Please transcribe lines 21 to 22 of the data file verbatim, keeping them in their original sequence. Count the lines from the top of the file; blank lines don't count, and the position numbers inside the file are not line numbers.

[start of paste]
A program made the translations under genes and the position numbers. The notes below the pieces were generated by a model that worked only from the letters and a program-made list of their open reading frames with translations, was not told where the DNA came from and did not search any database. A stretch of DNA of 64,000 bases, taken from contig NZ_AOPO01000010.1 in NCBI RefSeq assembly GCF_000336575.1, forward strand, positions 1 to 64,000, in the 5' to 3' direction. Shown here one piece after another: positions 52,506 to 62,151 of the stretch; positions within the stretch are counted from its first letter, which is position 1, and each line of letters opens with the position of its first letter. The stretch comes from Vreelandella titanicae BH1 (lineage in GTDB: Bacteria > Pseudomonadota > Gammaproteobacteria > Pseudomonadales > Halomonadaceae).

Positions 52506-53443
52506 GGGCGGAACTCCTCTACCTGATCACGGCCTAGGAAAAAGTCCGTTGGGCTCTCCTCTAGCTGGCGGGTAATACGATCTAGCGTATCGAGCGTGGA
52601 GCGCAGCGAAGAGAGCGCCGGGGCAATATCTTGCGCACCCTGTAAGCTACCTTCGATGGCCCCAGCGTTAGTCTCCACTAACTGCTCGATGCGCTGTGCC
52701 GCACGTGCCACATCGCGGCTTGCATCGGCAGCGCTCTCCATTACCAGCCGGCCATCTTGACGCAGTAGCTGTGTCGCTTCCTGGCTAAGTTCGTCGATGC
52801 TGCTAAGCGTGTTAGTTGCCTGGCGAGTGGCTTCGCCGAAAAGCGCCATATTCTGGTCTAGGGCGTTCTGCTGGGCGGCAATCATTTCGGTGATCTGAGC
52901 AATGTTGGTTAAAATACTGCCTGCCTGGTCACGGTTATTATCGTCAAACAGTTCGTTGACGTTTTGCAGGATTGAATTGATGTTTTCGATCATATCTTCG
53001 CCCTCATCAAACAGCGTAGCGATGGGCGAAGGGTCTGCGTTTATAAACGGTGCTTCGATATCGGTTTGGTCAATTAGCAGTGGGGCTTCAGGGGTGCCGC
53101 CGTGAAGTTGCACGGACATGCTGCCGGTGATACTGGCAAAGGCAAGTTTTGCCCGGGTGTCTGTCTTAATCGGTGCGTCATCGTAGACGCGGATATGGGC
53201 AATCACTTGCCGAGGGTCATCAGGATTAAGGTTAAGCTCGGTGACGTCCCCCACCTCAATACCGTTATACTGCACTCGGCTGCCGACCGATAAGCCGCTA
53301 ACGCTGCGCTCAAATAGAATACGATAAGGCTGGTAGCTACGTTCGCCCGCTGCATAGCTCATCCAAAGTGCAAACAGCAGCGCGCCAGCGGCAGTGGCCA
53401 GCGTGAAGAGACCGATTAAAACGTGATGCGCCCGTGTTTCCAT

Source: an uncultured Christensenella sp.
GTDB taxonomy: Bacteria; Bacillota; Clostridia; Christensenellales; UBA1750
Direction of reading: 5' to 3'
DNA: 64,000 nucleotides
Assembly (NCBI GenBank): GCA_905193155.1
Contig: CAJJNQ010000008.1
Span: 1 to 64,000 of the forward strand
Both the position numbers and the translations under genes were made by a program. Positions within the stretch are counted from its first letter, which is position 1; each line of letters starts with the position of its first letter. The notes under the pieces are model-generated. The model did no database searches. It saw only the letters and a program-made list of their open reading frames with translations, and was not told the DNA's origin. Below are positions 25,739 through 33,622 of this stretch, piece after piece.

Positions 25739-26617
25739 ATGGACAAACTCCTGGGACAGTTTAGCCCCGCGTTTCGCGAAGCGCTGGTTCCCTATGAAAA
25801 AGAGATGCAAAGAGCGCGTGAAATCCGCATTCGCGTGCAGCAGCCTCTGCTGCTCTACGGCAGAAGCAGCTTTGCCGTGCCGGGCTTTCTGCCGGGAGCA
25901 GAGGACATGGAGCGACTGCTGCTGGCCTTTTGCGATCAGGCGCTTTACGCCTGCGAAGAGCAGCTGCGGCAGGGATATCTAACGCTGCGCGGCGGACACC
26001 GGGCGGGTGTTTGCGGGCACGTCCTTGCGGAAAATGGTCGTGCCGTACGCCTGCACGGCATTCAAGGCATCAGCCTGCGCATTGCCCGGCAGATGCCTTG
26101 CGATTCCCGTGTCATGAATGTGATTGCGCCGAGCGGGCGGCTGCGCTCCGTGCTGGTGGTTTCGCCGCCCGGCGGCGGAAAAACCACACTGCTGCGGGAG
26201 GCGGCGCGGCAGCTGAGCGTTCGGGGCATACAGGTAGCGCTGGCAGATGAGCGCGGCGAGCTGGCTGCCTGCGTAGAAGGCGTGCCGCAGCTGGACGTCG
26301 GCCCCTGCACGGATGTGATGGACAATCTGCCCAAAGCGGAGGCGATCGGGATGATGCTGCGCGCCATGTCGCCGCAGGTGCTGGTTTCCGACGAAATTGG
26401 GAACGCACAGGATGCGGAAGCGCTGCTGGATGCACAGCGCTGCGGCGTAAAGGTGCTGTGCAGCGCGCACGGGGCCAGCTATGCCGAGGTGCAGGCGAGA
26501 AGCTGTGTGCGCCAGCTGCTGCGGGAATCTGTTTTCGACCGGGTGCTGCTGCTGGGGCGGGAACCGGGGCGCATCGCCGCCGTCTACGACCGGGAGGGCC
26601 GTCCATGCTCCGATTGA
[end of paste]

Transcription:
Positions 25739-26617
25739 ATGGACAAACTCCTGGGACAGTTTAGCCCCGCGTTTCGCGAAGCGCTGGTTCCCTATGAAAA